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Security in Context: The BeyondTrust Blog

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Bringing you news and commentary on solutions and strategies for protecting critical IT infrastructure in the context of your business.

Mass Infection via SQL Injection of IIS Websites

Posted June 9, 2010    Chris Silva

Multiple security outlets have released reports regarding a mass SQL injection attack that has compromised a large number of public websites – Google search results currently show that over 100,000 pages have been infected.

This attack targets Microsoft IIS servers running both ASP and MSSQL.  The automated injection routine appears to leverage a vulnerability in a widely installed third party advertisement management script.

The payload used in this attack injects a script onto websites which will then redirect visitors to a malicious domain.  The malicious domain then tries to exploit client-side vulnerabilities in an attempt to install malware on unsuspecting site visitors.

If you are hosting your website using Microsoft IIS, check out the SANS Internet Storm Center for additional information:

http://isc.sans.edu/diary.html?storyid=8935

At the time of this writing, the malicious domain is no longer hosting malware even though the injected links still remain on the affected sites.  However during exploitation, one of the malware samples collected would attempt to place a file at “c:\c.exe”.  Upon execution by the exploit, this file would in-turn download additional malicious components onto the victim’s machine completely compromising its integrity.

Attacks like this highlight the growing importance of vulnerability management, particularly for web servers.   It also calls to attention the need to not only evaluate and protect your site content, but also any third party components or scripts you may be using.

Our recommendations:

1) Prevent web site attacks with effective web server protection: An application-layer solution works best to inspect requests as they come in from the network and at every level of processing in between. If at any point a possible attack is detected, a solution like this will take over and prevent unauthorized access and/or damage to the web server and host applications.  

2) Look for solutions with IIS ISAPI Integration: Solutions developed as an ISAPI filter allow for tighter integration with the web server as compared to other application firewalls. Look for a solution that monitors data as it is processed by IIS, blocking any requests that resemble one of many classes of attack patterns; including SQL injection and cross site scripting.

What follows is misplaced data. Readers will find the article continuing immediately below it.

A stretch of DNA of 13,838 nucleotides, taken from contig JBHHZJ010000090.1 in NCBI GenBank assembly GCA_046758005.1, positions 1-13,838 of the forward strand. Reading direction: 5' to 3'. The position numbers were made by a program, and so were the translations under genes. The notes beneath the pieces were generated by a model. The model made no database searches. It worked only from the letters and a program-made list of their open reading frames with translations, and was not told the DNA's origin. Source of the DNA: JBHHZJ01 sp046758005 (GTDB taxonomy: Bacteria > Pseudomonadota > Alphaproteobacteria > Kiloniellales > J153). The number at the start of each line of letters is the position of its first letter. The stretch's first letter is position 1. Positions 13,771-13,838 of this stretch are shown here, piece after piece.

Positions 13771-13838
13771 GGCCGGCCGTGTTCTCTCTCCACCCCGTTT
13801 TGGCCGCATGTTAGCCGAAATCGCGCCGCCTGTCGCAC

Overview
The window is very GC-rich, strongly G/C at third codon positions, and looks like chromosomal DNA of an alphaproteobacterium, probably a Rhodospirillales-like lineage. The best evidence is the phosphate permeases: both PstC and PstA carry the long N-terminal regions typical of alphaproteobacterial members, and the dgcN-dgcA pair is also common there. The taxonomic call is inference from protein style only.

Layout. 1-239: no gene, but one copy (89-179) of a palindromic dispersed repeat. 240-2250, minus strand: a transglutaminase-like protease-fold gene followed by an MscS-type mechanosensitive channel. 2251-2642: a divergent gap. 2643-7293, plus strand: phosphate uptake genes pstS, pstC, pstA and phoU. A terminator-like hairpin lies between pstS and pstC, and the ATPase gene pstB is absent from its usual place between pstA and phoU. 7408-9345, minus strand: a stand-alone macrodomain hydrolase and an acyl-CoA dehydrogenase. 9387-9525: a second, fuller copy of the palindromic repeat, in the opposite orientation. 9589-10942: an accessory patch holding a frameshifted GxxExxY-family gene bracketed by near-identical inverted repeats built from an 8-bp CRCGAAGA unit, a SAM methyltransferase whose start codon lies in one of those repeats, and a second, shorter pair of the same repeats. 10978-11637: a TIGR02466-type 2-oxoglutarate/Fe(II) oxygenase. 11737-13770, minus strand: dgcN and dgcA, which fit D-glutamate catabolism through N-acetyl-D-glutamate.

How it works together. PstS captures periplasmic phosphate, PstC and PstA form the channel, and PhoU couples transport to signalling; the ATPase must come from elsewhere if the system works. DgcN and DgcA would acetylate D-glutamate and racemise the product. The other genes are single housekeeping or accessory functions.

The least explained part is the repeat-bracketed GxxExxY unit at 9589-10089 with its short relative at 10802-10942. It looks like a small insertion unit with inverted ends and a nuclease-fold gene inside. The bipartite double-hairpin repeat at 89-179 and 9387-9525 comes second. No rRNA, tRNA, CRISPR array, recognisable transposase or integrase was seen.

3) As a site visitor, make sure you have zero-day protection: Look for solutions that use multiple security filters to inspect web server traffic that could cause buffer overflows, parser evasions, directory traversal, or other attacks. This enables blocking of entire classes of attacks, including those attacks that have not yet been discovered.

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Additional articles

How To Implement The Australian Signals Directorate’s Top 4 Strategies

Posted October 20, 2014    Morey Haber

The Australian Signals Directorate (ASD), also known as the Defence Signals Directorate, has developed a list of strategies to mitigate targeted cyber intrusions. The recommended strategies were developed through ASD’s extensive experience in operational cyber security, including responding to serious security intrusions and performing vulnerability assessments and penetration testing for Australian government agencies. These recommendations…

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Exploiting MS14-059 because sometimes XSS is fun, sometimes…

Posted October 17, 2014    BeyondTrust Research Team

This October, Microsoft has provided a security update for System.Web.Mvc.dll which addresses a ‘Security Feature Bypass’. The vulnerability itself is in ASP.NET MVC technology and given its wide adoption we thought we would take a closer look. Referring to the bulletin we can glean a few useful pieces of information: “A cross-site scripting (XSS) vulnerability exists…

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Four Best Practices for Passing Privileged Account Audits

Posted October 16, 2014    Chris Burd

Like most IT organizations, your team may periodically face the “dreaded” task of being audited. Your process for delegating privileged access to desktops, servers, and infrastructure devices is a massive target for the auditor’s microscope. An audit’s findings can have significant implications on technology and business strategy, so it’s critical to make sure you’re prepared…

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